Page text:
“Did you forget the towels?” Her voice went sharp and a half octave higher from the strain of being calm. She was approaching the peak of the zipper ride.

“We got them. We didn’t know where to go so we went to the drugstore. They didn’t have many towels but we found these.” His brother showed a shopping bag. He pulled out four towels. They were more like kitchen towels, which would be okay, but they were not pink. They were orange.

She did not handle the color substitution well. Her disappointment was of volume. It was such that the women who would be her sisters-in-law the next day flanked her, grabbed her by the elbows and led her out of the house to work through her zipper list. She wasn’t sure, but it seemed that everyone who remained in the house was relieved when the squad removed the ticking bomb.

Anyway, The Spouse brought up those orange towels today. “Well at least it’s not as bad as when I got those pink towels!” (Yes, he still clings to his improper claim that they were pink. I kept the evidence for about twelve years.)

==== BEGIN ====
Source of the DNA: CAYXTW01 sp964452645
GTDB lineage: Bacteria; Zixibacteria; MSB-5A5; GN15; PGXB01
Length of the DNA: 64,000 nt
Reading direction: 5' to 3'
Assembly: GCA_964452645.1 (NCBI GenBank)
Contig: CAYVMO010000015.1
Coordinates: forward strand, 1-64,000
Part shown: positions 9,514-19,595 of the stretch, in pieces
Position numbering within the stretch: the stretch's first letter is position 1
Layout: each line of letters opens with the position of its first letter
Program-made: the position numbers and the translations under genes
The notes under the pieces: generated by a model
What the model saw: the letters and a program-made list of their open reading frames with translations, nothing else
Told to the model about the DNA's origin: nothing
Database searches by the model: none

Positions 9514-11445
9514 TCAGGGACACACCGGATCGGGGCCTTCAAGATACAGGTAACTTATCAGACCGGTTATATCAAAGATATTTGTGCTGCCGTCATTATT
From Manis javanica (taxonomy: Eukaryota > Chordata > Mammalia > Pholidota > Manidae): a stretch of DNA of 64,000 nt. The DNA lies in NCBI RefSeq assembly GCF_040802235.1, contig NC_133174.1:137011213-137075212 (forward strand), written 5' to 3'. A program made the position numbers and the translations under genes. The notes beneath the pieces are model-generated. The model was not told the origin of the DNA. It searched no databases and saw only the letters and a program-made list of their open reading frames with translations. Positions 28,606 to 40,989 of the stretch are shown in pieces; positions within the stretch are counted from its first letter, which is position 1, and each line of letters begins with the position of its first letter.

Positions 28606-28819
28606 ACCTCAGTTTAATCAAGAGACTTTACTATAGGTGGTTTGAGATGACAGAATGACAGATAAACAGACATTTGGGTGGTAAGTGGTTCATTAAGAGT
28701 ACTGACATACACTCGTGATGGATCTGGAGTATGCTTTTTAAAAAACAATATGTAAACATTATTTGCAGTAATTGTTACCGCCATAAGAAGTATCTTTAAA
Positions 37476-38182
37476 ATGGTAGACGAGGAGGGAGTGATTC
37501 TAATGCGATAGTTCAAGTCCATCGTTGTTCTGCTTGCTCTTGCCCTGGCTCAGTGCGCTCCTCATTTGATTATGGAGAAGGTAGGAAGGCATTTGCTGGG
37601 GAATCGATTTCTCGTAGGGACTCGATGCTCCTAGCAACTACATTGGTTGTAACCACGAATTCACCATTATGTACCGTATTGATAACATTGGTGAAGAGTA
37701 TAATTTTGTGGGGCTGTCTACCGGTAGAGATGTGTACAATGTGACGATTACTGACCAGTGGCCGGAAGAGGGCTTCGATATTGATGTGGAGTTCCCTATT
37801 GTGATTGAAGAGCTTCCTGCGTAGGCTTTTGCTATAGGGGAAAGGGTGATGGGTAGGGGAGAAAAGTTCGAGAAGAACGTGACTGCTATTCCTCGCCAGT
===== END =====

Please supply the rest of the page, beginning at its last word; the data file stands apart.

Why bring it up? It’s been decades of errands and lists and stress and explosions and near misses since that day. I guess the towels are an expression of something the priest read at our supersized wedding:

Love is patient, love is kind. It does not envy, it does not boast, it is not proud. It does not dishonor others, it is not self-seeking, it is not easily angered, it keeps no record of wrongs. Love does not delight in evil but rejoices with the truth. It always protects, always trusts, always hopes, always perseveres. Love never fails.

1 Corinthians* 13:4-8

So when he reminded me of his abject towel failure, I asked him why with a crooked grin then a chuckle and then a belly laugh. Because I know exactly why he said it.